Ibsen and Early Modernist Theatre, 1890-1900

By Kirsten Shepherd-Barr | Go to book overview

CHAPTER TWO
A Doll's House and La
Maison de Poupée: A Case
Study in Translation

With the different interpretations and reactions accorded A Doll's House in England and France in mind, it is useful to compare the first translations into each language, particularly in light of Ibsen's own artistic and cultural standpoint. In dealing with Ibsen's reception in these two countries, the issue of translation takes on great significance. Questions of semiotics arise as we juggle the many English and French versions of the 'text,' all exponentially removed from the original both in language and cultural context. Ibsen's comparatively swift acceptance in Germany could be attributed to the nearness of the language, the immediate availability and number of German translations, and Ibsen's own physical presence and active role in regulating the quality of the translations. The delay in even seeing his plays in translation, let alone on stage in England and France, sets these two countries apart and constitutes a special case. Certainly the linguistic barriers were greater, but perhaps the cultural remoteness contributed more than anything else to the delay. Depending on how one approaches the problem, translation and subsequent interpretation (both in individual readings but, more importantly because more publicly, through staging and acting) constitute either two vital links in bringing the remote Norwegian dramatist to the British and the French, or else two wedges serving only to distance him even more, interfering with his 'real' meaning.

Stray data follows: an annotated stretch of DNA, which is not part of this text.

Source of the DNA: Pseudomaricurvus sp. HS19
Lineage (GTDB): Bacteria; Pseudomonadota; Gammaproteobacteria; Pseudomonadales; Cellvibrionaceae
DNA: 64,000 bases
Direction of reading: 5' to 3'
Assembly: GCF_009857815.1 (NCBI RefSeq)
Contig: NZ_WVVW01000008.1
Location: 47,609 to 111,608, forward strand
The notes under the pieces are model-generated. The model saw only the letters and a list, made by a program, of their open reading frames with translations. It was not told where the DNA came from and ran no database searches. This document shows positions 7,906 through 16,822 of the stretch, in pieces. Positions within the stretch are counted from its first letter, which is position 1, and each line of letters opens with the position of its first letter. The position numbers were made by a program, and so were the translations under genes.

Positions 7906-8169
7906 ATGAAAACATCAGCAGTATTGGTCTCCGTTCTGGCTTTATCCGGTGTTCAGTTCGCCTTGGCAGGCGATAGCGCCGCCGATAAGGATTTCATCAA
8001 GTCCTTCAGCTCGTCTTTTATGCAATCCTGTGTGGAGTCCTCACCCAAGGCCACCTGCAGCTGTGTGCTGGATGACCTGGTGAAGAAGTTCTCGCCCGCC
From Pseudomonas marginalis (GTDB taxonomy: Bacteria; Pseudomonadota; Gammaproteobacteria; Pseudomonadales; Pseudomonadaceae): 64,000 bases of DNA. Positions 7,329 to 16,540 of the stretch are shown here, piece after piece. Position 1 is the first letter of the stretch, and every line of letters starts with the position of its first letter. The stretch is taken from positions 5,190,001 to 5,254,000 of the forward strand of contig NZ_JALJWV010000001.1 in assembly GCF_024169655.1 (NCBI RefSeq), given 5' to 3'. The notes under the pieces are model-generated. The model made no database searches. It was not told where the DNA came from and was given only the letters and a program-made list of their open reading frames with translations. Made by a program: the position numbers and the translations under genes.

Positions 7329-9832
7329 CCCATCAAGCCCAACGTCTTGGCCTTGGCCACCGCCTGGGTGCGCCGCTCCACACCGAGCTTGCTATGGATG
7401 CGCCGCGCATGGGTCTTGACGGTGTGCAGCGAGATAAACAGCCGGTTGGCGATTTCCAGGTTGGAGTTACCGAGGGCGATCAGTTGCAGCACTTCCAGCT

In terms of Ibsen's introduction into England and France, the problem of translation is further compounded by the fact that not only are we dealing with differences between the Dano-Norwegian original (already a hybrid and transitional linguistic entity) and English or French, but also the great differences between English and French themselves. Obviously, each places different de-

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